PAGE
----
The lead ball, a reproduction fired from an authentic period pistol, punctured his scapula and ended up sticking out from the front of his shoulder. The angle of the shot, Mr. Lord said, suggested it came from someone below in the enemy ditch.

He said the area was not immediately secured as a crime scene, allowing suspects and witnesses to leave. Investigators spent weeks searching for a hunter who was presumed to have fired the shot, Mr. Lord said. He added that the authorities obtained the projectile only because he preserved it in a vial and turned it over.

Still, Mr. Lord said he was looking forward to his unit’s next re-enactment, in March at Endview Plantation in Newport News, Va., marking the Battle of Williamsburg. “I’ll be there,” he said.

Lisa A. Bacon contributed reporting from Virginia.

As Bugs Bunny would say, “what a maroon.” I certainly hope this idiot does some time.

Scridb filter


  1. dan
    Mon 19th Jan 2009 at 7:02 pm

    If this person carried a loaded weapon to a reenactment and fired the weapon at someone (which he did) then he obviously had intent to harm or kill.

    So, he should be prosecuted for assault/attempted murder and being a moron should be added to the charges.

    Now, “being a moron” is not currently actionable. I suppose if it were the courts would be entirely overburdened with moron cases.

    This part is amazing, “Asked why Mr. Silva had not turned himself in after the shooting, Sheriff Phelps said: ‘He wasn’t sure he did it. He didn’t know he’d shot anyone.’” Let’s see loaded weapon, shooting of loaded weapon, yankee reenactor seriously wounded by bullet from loaded weapon. Seems an easy connection to make. But, this fellow didn’t “know that he’d shot someone”.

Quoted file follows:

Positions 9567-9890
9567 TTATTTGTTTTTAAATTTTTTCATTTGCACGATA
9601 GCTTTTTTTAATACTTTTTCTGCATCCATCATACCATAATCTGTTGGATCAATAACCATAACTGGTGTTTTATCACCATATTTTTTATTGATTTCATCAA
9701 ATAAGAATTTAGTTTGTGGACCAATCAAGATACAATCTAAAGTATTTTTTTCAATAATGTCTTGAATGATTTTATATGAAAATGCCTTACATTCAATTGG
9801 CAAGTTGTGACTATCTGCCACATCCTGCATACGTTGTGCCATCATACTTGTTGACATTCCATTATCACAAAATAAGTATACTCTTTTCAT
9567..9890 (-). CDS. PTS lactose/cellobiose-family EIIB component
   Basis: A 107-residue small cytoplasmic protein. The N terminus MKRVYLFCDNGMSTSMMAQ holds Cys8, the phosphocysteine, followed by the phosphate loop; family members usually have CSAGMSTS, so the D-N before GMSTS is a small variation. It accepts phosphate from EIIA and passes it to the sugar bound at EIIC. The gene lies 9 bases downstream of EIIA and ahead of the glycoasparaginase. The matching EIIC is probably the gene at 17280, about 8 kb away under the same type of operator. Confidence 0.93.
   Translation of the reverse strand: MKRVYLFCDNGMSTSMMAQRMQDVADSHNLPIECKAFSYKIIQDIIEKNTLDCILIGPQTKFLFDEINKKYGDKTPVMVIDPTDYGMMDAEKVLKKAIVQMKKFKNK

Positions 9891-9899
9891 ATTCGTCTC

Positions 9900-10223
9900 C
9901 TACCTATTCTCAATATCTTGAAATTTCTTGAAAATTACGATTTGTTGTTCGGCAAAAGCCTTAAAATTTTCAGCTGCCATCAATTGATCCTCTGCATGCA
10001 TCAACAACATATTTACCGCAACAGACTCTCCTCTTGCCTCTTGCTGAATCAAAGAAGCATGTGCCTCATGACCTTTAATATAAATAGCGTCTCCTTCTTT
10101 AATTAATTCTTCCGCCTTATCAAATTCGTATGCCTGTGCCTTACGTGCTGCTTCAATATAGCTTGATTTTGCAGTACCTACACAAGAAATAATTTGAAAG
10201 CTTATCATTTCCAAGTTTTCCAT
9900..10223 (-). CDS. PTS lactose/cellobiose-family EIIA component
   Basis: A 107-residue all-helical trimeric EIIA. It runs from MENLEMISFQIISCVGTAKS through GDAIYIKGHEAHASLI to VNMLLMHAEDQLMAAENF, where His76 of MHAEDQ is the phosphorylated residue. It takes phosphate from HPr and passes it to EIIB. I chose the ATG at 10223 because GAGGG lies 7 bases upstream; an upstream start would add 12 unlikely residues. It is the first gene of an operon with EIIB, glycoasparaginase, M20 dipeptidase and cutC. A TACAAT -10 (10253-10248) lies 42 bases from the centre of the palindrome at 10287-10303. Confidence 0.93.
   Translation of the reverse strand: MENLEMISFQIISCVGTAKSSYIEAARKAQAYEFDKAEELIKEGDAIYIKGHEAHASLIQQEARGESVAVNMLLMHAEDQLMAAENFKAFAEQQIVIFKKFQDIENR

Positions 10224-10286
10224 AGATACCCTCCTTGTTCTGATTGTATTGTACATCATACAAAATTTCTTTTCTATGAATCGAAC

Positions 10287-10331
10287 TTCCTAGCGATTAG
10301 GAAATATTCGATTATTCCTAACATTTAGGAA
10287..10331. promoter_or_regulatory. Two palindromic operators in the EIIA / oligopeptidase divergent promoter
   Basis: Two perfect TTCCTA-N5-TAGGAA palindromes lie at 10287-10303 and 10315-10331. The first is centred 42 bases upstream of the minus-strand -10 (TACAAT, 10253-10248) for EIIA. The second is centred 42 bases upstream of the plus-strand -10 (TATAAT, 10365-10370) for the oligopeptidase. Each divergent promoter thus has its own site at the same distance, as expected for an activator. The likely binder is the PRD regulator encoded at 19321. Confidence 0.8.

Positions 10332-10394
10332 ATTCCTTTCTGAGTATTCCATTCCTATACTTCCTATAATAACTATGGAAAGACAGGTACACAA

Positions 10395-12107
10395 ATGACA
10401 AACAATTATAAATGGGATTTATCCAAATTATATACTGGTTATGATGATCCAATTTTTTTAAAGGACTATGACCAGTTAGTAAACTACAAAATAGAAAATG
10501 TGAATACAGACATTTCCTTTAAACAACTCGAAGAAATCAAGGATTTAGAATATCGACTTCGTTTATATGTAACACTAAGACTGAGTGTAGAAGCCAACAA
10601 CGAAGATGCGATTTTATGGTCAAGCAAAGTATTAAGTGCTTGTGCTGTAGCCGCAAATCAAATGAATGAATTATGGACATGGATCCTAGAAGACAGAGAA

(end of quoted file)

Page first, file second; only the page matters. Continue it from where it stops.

So, in this case, I’d think assault and being a moron would be reasonable charges. In addition, this person should also be made to clean up all the graffiti vandalism at Gettysburg!

  2. Todd Berkoff
    Mon 19th Jan 2009 at 8:08 pm

    I loved the part about Mr. Silva not aware of the rule that forbids bringing loaded firearms to Civil War reenactments…he should be convicted of stupidity too.

  3. Wed 21st Jan 2009 at 10:45 am

    I agree with the “aggravated stupidity” charge entirely. However, I can certainly understand this man firing his pistol and wounding someone at a reenactment and not knowing it.

    I don’t know how big this event was but it’s not uncommon for me to fire my rifle and see someone fall across the way. We are reenacting a battle and soldiers “take hits” during battle. A similar thing happened at Gettysburg during the 145th reenactment.

    Now, who is to blame? Obviously the yahoo who brought the loaded weapon but also the First Sergeant and Company Commander of the group he fell in with. They should’ve inspected all the weapons in their command before anyone took the field. That’s common sense and a matter of policy in my unit and anyone who falls in with us. If the weapon is dirty or in anyway deemed unsafe by our Orderly or Captain, the soldier doesn’t take the field with us…end of discussion.

  4. Wed 04th Mar 2009 at 12:13 pm

    The Isle of Wight Sheriff Office can only be compared to the commonly held opinion of a Southern Sheriff.
    It is a political office, professionalism is secondary!
    When the chief investigator is a relative, this speaks for its self!!!!

  5. Wed 04th Mar 2009 at 12:17 pm

    Thanks for writing, Mr. Lord. I’m just glad you’re okay.